Too little salt makes for a bland meal. But too much is offensively briny. Now, scientists have discovered why too much tastes bad. The work is in journal Nature. [Yuki Oka et al., High salt recruits aversive taste pathways]
As the previous podcast noted, the cells that process taste send a unique signal to the brain for each kind of flavor. The signals for sweet and umami make animals crave more, while sour and bitter are often rejected. But saltiness is appealing in low doses and aversive at high levels. The researchers found out why: too much salt activates the cells that sense sourness and bitterness, sending unpleasant signals to the brain and transforming a tasty bite into a turn-off.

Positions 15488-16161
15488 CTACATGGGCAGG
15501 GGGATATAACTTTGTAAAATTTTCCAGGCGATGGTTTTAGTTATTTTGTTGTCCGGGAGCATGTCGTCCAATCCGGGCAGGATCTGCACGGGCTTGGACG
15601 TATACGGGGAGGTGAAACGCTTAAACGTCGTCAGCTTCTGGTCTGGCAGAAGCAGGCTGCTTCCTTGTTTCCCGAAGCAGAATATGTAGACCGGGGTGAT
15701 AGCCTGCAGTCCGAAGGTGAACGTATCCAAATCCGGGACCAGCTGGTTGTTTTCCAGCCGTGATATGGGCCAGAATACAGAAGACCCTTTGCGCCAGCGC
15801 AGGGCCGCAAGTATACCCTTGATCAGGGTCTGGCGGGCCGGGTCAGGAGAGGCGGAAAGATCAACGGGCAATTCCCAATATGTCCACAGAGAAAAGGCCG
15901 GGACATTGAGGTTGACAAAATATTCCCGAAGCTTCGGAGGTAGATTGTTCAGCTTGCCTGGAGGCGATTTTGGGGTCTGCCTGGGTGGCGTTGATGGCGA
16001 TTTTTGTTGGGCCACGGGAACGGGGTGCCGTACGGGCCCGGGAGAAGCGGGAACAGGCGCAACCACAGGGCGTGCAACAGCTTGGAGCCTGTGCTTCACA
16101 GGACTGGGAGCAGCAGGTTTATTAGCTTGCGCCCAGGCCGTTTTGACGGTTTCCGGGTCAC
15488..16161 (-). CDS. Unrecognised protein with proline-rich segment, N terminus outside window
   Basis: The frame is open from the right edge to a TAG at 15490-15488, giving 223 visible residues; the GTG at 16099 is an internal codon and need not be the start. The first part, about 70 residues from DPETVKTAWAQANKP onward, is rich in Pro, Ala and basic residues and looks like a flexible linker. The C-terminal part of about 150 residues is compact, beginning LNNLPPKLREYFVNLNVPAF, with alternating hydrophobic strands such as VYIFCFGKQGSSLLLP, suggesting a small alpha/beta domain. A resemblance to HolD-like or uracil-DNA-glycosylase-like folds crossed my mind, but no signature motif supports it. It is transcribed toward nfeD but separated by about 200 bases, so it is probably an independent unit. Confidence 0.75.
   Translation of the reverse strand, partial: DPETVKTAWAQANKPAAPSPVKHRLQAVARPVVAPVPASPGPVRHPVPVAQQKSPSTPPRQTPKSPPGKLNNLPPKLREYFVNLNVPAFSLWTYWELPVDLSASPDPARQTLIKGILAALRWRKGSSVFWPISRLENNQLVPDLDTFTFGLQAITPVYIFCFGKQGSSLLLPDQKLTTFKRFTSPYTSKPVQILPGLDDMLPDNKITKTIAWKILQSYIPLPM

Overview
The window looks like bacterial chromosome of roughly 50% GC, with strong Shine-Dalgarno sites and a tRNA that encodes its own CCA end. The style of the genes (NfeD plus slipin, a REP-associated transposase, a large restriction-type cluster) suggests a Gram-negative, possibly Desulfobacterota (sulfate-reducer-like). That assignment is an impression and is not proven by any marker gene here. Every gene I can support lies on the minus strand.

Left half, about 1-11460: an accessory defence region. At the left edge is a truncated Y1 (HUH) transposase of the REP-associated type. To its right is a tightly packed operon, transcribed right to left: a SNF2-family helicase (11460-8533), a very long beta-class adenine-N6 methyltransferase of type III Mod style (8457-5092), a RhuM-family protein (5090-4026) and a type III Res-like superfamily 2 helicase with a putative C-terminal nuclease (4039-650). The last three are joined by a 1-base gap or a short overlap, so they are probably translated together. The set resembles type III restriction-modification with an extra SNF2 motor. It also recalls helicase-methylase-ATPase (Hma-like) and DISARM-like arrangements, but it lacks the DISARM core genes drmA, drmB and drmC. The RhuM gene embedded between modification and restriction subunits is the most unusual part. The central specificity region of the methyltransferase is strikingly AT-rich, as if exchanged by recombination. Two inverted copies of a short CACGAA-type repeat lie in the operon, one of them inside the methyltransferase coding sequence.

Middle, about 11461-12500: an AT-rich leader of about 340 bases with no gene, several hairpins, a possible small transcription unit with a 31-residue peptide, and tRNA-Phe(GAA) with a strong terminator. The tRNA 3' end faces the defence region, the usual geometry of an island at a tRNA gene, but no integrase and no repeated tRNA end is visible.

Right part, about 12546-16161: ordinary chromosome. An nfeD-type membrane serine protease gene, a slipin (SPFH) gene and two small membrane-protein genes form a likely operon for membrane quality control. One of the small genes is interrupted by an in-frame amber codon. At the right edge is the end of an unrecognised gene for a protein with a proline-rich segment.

The study used mice unable to taste sourness, bitterness, or both. Animals that could still sense one of the flavors rejected overly salty water. But mice unable to taste sour and bitter were happy to lick up liquid that was far too briny for normal animals.
With salt being a variable flavor, our bodies can better keep its levels within a healthful range. And leave a good taste in the mouth.
[The above text is a transcript of this podcast.]
[Scientific American is part of Nature Publishing Group.]